So, who did the Times send to cover the production? Well, not a Times writer. Frank Rizzo, a longtime critic at the Hartford Courant and a regular contributor to Variety, got the byline. His thoughts? Well, he didn't like it. "The play is burdened with tiresome or pompous dialogue," he wrote, "and a central character who remains a blank." The other critics tended to agree with Rizzo, saying the play was "two hours of inside baseball," and thinking the play "occasionally feels like a beat-by-beat re-creation of an actual news story, even though we could use a little more editorializing to answer the question of ''Why?'" A few, however, found it "crisp and smart."

At Second Stage Theatre, meanwhile, Paula Vogel's How I Learned to Drive, her dark Pulitzer Prize-winning coming-of-age play about a teenage girl and the troubled but loving uncle who regularly molests her, received its first significant New York revival, with Elizabeth Reaser and Norbert Leo Butz in the leading roles.

 

Elizabeth Reaser

Some reviewers longed for the original stars, David Morse and Mary Louise Parker, but mostly people thought the revival was fine and — as with the new production of Wit a few weeks back — proved the durability of the play as a modern classic. The Times wrote that the play arrived "with its emotional power undiluted. If anything, How I Learned to Drive seems even sadder, funnier and more perceptive, now that its original shock value has evaporated….Mr. Butz and Ms. Reaser are as convincing as their predecessors, though in a different way. Their performances shift the balances of power and blame that give the play its living, breathing form. And we’re reminded that Ms. Vogel did not write a tract or a diatribe but a mutable work of art that can be reinterpreted without losing its essential shape." The Daily News said "Director Kate Whoriskey's staging moves with cinematic swiftness across the time and tone changes. It is motored by her two terrific leads." And the Post observed the work "still manages to bring a startling complexity to its queasy subject matter. It’s an uncomfortable play to watch. And that’s exactly as it should be."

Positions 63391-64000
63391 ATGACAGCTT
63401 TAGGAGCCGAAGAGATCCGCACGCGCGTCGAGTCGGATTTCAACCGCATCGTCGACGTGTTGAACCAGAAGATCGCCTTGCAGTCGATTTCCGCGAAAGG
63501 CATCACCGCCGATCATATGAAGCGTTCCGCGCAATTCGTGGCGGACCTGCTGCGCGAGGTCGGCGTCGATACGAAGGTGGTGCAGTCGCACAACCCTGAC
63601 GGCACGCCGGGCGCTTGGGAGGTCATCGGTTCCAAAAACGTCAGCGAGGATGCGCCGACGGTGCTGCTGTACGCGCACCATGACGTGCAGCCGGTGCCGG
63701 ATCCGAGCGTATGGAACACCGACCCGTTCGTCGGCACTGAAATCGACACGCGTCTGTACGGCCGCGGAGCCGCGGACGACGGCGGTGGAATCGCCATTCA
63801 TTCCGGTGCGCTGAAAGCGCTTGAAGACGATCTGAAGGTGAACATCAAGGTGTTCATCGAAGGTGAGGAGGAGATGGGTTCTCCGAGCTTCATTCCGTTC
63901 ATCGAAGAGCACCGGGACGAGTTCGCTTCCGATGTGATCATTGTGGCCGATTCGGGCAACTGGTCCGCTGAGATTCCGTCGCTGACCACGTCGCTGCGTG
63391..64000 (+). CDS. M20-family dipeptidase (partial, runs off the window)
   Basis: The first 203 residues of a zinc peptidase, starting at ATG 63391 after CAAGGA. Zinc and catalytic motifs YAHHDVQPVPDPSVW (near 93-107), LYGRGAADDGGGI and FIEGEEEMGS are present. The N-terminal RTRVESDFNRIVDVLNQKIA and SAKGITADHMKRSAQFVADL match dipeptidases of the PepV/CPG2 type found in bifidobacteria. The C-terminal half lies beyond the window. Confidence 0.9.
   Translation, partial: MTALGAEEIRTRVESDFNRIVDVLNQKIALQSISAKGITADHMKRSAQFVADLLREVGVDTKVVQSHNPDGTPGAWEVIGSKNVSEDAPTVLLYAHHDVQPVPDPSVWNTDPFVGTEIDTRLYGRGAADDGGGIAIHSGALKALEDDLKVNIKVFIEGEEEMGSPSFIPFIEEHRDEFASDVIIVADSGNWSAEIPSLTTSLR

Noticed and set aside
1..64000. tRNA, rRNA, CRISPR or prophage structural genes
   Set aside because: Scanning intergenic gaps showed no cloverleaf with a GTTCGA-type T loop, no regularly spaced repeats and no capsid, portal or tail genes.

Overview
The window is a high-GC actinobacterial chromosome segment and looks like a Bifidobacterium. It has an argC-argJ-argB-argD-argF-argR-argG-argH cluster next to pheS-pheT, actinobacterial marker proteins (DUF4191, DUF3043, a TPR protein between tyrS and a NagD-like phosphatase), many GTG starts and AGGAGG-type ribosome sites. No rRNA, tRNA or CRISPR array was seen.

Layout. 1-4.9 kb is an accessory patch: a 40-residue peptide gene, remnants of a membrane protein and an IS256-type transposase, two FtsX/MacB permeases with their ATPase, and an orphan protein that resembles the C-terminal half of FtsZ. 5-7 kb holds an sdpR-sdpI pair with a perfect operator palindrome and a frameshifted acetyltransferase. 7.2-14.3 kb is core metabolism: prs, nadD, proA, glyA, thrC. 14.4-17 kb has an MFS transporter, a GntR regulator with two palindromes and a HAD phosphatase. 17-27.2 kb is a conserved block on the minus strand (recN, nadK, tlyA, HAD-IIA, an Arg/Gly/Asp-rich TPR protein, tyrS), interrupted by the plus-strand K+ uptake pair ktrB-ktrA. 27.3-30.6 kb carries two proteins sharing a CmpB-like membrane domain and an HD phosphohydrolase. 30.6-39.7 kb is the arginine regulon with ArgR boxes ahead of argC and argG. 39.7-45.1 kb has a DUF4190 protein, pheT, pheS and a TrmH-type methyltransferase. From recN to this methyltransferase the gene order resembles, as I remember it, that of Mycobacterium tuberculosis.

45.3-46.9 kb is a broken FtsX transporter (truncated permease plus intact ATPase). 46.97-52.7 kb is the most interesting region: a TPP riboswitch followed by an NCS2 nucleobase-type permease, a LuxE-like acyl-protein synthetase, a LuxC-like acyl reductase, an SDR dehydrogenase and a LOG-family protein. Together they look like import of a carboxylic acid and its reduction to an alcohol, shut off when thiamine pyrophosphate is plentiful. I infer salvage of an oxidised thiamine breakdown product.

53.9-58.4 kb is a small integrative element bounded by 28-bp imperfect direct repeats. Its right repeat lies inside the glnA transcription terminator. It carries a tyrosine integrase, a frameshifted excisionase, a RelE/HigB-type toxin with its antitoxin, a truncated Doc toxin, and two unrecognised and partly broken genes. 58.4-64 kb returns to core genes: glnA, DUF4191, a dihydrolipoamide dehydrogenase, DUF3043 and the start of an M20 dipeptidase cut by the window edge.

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The Jacksonian, the new Southern-set play by Beth Henley, officially opens Feb. 15 at the Geffen Playhouse in Los Angeles. The production has won a higher-than-usual profile due to its solid, Hollywood-style cast, including Bill Pullman, Amy Madigan and Ed Harris. Robert Falls, artistic director of the Goodman Theatre, directed the eerie play set in a seedy motel in Jackson, MS, in 1964.

Back Stage described the play as combining "the zany style of Southern dramedy that cemented Henley's reputation with a bleak view of unadulterated evil, seasoned with a touch of Grand Guignol," along with "absurdist influences reminiscent of Arthur Kopit" and "an audaciously perverse sensibility recalling David Lynch in his prime." That's quite a load on influences. And how did Back Stage think that mash-up went? "The play has an unfinished feel. Character development is sketchy, the surreal elements come across as too cryptic, and Henley's ultimate points aren't clear."

However, Variety called the play Henley's "strongest offering since the Pulitzer-winning Crimes of the Heart three decades ago… Henley and The Jacksonian earn a place alongside Flannery O'Connor for the searing investigation of twisted pathology to be found both above and below the Mason-Dixon line."